Alexander Valentine is a Staff Materials Engineer at the Wyss Institute. Valentine’s research interests include stretchable and flexible electronics, hybrid biological screening platforms, and 3D bioprinting. Valentine received his B.S. in Biomedical Engineering from Boston University in 2014, where he conducted research on vascular tissue engineering and drug delivery techniques. He currently works in the Lewis Research Group, where he is leading research efforts in 3D printing of stretchable and flexible electronics.
Daniel M. Vogt, M.S., is a part of the Bioinspired Robotics team at the Wyss Institute. His research interests include flying robotics, soft sensors, and technology transfer. Vogt received a B.S. in Computer Science from the Engineering School of Geneva, in 2005, and M.S. in Microengineering from the Swiss Federal Institute of Technology in 2011 with a minor in Management of Technology and Entrepreneurship. He achieved his M.S. thesis at Harvard’s Microrobotics Laboratory, where he is currently pursing research.
Diana Wagner is a Senior Functional Apparel Designer at the Wyss Institute where she works in Bioinspired Robotics. Wagner leads a team of designers in the development of soft wearable devices and textile-based exosuits that serve as the interface between a human and a machine to assist and restore performance. She began at the Wyss as a visiting graduate student in 2013. During this time, her work focused on integrating human factors and apparel design in order to translate soft wearable exosuit concepts into textile based designs. Wagner is interested in soft goods, textiles, and materials development for wearable assistive devices. She received a BFA in Sculpture and Extended Media from Virginia Commonwealth University and her Masters of Industrial Design at the Rhode Island School of Design. Contact: email@example.com
Anna Waterhouse is a Research Scientist at the Wyss Institute for Biologically Inspired Engineering. Her research interests are to develop biocompatible and non-thrombogenic materials for medical devices and tissue engineered therapies. Working as part of the DARPA Sepsis project, Anna leads the translational hemocompatibility and biocompatibility testing for the dialysis-like sepsis therapeutic device. Anna received her Bachelors and Honors degree in Cell Biology from the University of Manchester, UK in 2005, and her PhD in 2011 from the University of Sydney, Australia, in the group of Prof. Anthony Weiss, where she worked on biomimetic coronary stent coatings to treat heart disease, by covalently immobilizing tropoelastin, (a protein found in arterial walls), on the surfaces of stents by plasma deposition techniques.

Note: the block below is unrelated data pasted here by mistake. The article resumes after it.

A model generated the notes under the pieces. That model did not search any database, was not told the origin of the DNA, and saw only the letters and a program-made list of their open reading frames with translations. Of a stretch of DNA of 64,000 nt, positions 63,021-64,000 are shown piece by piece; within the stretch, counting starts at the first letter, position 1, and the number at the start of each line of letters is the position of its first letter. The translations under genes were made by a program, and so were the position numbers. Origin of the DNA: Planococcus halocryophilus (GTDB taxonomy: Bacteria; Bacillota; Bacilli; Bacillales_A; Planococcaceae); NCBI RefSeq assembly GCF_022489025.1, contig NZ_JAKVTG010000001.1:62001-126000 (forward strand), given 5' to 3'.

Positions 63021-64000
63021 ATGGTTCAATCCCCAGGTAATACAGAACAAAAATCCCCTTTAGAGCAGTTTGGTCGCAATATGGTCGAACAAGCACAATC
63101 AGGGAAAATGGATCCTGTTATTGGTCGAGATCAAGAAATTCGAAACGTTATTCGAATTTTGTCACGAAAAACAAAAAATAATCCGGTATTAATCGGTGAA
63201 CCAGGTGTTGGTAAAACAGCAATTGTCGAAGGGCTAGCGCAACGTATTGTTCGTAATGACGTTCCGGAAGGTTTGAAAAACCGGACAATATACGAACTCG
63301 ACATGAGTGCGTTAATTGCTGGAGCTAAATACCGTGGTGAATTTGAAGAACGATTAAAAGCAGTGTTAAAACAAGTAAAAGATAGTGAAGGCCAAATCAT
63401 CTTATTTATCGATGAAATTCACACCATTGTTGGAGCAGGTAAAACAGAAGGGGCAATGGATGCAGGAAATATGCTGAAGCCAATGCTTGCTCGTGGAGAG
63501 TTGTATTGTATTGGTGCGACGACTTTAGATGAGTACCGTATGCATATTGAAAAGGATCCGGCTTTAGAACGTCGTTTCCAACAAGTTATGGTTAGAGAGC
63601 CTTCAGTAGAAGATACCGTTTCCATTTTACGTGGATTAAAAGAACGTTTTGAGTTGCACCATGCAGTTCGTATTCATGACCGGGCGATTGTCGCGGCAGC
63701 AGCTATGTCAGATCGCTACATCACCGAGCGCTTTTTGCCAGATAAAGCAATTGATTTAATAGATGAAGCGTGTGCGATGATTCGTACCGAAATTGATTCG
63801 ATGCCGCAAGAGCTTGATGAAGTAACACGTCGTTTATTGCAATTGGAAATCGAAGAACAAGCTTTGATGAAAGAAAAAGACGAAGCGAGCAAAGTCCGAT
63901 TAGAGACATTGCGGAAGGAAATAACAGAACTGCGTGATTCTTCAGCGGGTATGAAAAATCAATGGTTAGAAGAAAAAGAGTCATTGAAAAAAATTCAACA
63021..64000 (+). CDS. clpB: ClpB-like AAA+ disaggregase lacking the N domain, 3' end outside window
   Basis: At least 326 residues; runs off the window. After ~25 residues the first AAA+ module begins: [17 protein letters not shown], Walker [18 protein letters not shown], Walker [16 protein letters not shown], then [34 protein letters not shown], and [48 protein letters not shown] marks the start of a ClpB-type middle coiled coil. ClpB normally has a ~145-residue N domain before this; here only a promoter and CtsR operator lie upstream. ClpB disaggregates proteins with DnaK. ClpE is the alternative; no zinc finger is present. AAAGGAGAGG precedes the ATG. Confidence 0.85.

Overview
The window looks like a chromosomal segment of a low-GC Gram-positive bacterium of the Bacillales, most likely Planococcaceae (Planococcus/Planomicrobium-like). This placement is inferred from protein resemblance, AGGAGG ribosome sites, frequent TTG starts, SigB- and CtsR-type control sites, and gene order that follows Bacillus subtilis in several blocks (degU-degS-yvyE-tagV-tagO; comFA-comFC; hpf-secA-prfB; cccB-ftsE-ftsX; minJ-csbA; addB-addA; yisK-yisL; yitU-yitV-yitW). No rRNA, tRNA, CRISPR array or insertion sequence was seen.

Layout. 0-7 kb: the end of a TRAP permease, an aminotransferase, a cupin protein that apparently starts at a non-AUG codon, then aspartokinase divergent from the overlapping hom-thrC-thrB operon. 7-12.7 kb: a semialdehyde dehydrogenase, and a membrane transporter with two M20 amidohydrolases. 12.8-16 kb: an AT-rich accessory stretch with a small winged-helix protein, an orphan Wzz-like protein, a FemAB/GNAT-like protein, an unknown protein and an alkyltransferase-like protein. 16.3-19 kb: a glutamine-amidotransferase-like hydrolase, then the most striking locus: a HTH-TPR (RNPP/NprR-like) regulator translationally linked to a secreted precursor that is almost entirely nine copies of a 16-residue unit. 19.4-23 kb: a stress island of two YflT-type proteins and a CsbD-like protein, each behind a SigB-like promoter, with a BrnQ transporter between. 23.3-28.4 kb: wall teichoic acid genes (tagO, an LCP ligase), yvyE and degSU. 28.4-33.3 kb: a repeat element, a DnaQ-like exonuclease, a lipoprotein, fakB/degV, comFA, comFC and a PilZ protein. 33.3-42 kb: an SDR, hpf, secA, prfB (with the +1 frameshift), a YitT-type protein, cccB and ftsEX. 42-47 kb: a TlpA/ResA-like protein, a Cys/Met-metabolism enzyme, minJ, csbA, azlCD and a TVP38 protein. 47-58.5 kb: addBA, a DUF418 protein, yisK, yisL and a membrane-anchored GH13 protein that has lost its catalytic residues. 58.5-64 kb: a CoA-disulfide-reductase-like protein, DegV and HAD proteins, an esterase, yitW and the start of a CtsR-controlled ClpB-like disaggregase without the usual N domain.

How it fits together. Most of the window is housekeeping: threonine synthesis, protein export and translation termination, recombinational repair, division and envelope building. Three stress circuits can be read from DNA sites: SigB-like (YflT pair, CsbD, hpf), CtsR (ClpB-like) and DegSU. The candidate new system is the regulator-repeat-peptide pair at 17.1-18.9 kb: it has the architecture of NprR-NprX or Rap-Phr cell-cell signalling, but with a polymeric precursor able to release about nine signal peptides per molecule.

James Weaver Ph.D., is a Senior Research Scientist at the Wyss Institute where he runs the Wide Field Electron Optics Laboratory. He received his Bachelor’s degree in Aquatic Biology and Ph.D. in Marine Science from the University of California, Santa Barbara, and went on to pursue postdoctoral studies in Molecular Biology, Chemical Engineering, Physics, and Earth Sciences. Working at the interface between zoology, materials science, and multi-material additive manufacturing, his main research interests focus on investigating structure function relationships in hierarchically ordered biological composites and the fabrication of their synthetic analogs. He has played critical roles in the development of various model systems for the study of a wide range of biomineralization processes and is an internationally recognized and award winning scanning electron microscopist. With a strong history of national and international academic and industrial collaborations, he has coauthored more than 50 journal articles in the biological, physical, and geological sciences.
Justin Werfel, Ph.D., is a Senior Research Scientist at the Wyss Institute. His research interests are in the understanding and design of complex and emergent systems. His research includes work on swarm robotics, engineered molecular nanosystems, social insect behavior, evolutionary theory, and educational robotics. He completed his Ph.D. at MIT in 2006, developing algorithms to allow swarms of simple robots to autonomously build user-specified structures. His postdoctoral work included further exploration of collective construction at Harvard SEAS, work on the evolution of cooperative and altruistic behaviors at the New England Complex Systems Institute, and cancer modeling at Harvard Medical School/Children's Hospital Boston.